- Best novel to Michael Chabon for The Yiddish Policemen’s Union: A Novel
- Best film goes to Stardust
- Best short form dramatic goes to a Doctor Who episode, “Blink”
- The Merchant and the Alchemist’s Gate
Oh, and that Scalzi guy won something too.
Oh, and that Scalzi guy won something too.
Tor.com, the new website for Tor Books, has launched officially. And they’re offering up for free download the bunches of books that they were giving away to newsletter subscribers in their run-up to launch.
Among the books you can grab in DRM-free formats: Old Man’s War, Spin, Farthing, Crystal Rain, and much more. Plus a zillion gorgeous wallpapers from cover art.
Oh, and they cover games a bit too.
Some academics (including Albert-Laszlo Barabasi, author of the excellent Linked: How Everything Is Connected to Everything Else and What It Means) have been doing analysis of human movements based on where people are making cell phone calls from.
“That was the first surprise,” he told BBC News.
Is it really a surprise anymore when something happens to have a power-law distribution?
In any case, it does seem like we are inching ever closer to Asimov’s psychohistory. Given enough data, why wouldn’t we be able to build predictive algorithms for large-scale human populations and social trends?
In the wake of Little Brother coming out, John Scalzi has written a post about Why YA fiction. As regular blog readers know, I’ve been banging this drum for quite a while, citing folks like Scott Westerfeld and Tamora Pierce as authors that shouldn’t be neglected just because their books get shelved elsewhere in the store.
I have a friend with access to BookScan, which tracks book sales through stores and retail outlets, who at my request checked the aggregate bestseller list sales of adult fantasy and science fiction against the sale of YA fantasy and SF. Without mentioning specific numbers or titles, my friend says that last week, the top 50 YA SF/F bestsellers outsold the top 100 adult SF/F bestsellers (adult SF and F are separate lists) by two to one. So 50 YA titles are selling twice as much as 100 adult SF/F titles. The bestselling YA fantasy book last week (not a Harry Potter book) outsold the bestselling adult fantasy book by nearly four to one; the bestselling YA science fiction title sold three copies for every two copies of the chart-topping adult SF title.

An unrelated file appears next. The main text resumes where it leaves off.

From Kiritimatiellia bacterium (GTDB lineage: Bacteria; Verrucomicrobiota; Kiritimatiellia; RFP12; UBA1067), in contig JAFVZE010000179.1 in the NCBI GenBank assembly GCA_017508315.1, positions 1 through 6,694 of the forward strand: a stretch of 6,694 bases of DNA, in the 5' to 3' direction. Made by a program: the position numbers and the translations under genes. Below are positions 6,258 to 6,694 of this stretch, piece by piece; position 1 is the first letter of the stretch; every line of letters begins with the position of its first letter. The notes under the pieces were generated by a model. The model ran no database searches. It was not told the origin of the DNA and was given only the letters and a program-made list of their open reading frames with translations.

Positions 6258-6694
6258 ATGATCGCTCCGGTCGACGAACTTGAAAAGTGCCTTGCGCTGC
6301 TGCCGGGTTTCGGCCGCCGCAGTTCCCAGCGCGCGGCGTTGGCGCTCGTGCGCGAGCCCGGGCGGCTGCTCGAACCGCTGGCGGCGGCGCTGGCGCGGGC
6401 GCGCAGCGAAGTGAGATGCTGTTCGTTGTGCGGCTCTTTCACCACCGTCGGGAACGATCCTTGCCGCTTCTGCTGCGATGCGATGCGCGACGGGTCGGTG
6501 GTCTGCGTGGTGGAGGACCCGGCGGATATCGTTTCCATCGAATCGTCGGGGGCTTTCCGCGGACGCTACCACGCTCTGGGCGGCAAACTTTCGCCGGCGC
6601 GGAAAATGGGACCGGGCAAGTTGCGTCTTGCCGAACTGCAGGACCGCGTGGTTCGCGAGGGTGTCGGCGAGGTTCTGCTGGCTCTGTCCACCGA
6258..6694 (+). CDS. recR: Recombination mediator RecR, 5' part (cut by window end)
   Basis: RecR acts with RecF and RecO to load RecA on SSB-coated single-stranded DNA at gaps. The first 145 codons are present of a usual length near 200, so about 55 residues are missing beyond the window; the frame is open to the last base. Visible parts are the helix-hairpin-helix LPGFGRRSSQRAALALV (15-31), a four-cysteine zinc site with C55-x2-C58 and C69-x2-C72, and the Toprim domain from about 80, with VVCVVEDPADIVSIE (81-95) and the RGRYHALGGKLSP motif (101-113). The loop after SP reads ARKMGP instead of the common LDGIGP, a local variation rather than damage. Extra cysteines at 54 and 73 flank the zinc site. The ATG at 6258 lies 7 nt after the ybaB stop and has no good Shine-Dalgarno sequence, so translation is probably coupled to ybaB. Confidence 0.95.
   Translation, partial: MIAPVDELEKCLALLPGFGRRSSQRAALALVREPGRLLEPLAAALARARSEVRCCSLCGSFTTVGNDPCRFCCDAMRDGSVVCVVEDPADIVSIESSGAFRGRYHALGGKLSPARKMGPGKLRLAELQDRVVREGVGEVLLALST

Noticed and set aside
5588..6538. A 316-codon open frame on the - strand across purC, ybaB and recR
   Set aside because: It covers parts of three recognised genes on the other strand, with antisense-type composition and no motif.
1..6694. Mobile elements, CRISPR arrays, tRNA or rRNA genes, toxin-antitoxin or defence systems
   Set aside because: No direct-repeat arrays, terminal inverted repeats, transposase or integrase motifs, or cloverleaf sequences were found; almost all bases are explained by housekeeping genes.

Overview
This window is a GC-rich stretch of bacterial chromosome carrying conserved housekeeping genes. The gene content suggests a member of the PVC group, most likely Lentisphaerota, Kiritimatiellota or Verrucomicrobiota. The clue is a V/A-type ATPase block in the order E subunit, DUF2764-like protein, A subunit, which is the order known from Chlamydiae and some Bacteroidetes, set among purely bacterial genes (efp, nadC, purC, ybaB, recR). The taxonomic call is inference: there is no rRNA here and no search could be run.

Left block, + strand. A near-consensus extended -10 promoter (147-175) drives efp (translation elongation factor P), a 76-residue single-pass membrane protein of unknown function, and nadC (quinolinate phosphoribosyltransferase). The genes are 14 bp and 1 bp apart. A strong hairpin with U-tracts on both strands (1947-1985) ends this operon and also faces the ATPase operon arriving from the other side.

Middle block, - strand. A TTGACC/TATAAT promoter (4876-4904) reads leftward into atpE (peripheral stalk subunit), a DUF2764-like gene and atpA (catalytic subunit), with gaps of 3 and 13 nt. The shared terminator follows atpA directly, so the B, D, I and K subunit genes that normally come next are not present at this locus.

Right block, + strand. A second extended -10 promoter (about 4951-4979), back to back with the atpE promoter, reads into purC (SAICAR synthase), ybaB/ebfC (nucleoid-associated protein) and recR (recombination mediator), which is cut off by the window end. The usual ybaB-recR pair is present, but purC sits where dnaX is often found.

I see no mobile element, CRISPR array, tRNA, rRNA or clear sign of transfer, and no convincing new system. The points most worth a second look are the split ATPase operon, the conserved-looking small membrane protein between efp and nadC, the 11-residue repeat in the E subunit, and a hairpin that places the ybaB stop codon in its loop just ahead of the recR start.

So, as a reminder: one of the World Fantasy Awards finalists was what I’d call a YA title, Ellen Kushner’s The Privilege of the Sword. One of the blockbuster movies this year was Jumper, which I haven’t seen, but which was based on a phenomenal series by Steven Gould. One of the grittiest police procedurals of recent times was Pierce’s Terrier (sequel is out now, I believe). Beautifully written literate fantasy is represented well by stuff like The New Policeman, all of Jeanne duPrau’s books (such as City of Ember, also recently optioned for a movie), or the astonishing Fly by Night.
And of course, in a year that has taken people like Lloyd Alexander and Madeleine L’Engle from us, don’t forget the favorite writers who are still with us. Charles de Lint is writing good juvies lately: Dingo most recently, and The Blue Girl before that. Susan Cooper, whose stunning The Dark Is Rising sequence was recently filmed to mixed results, is still writing, and I just read Victory which was quite good, and King of Shadows which was fantastic.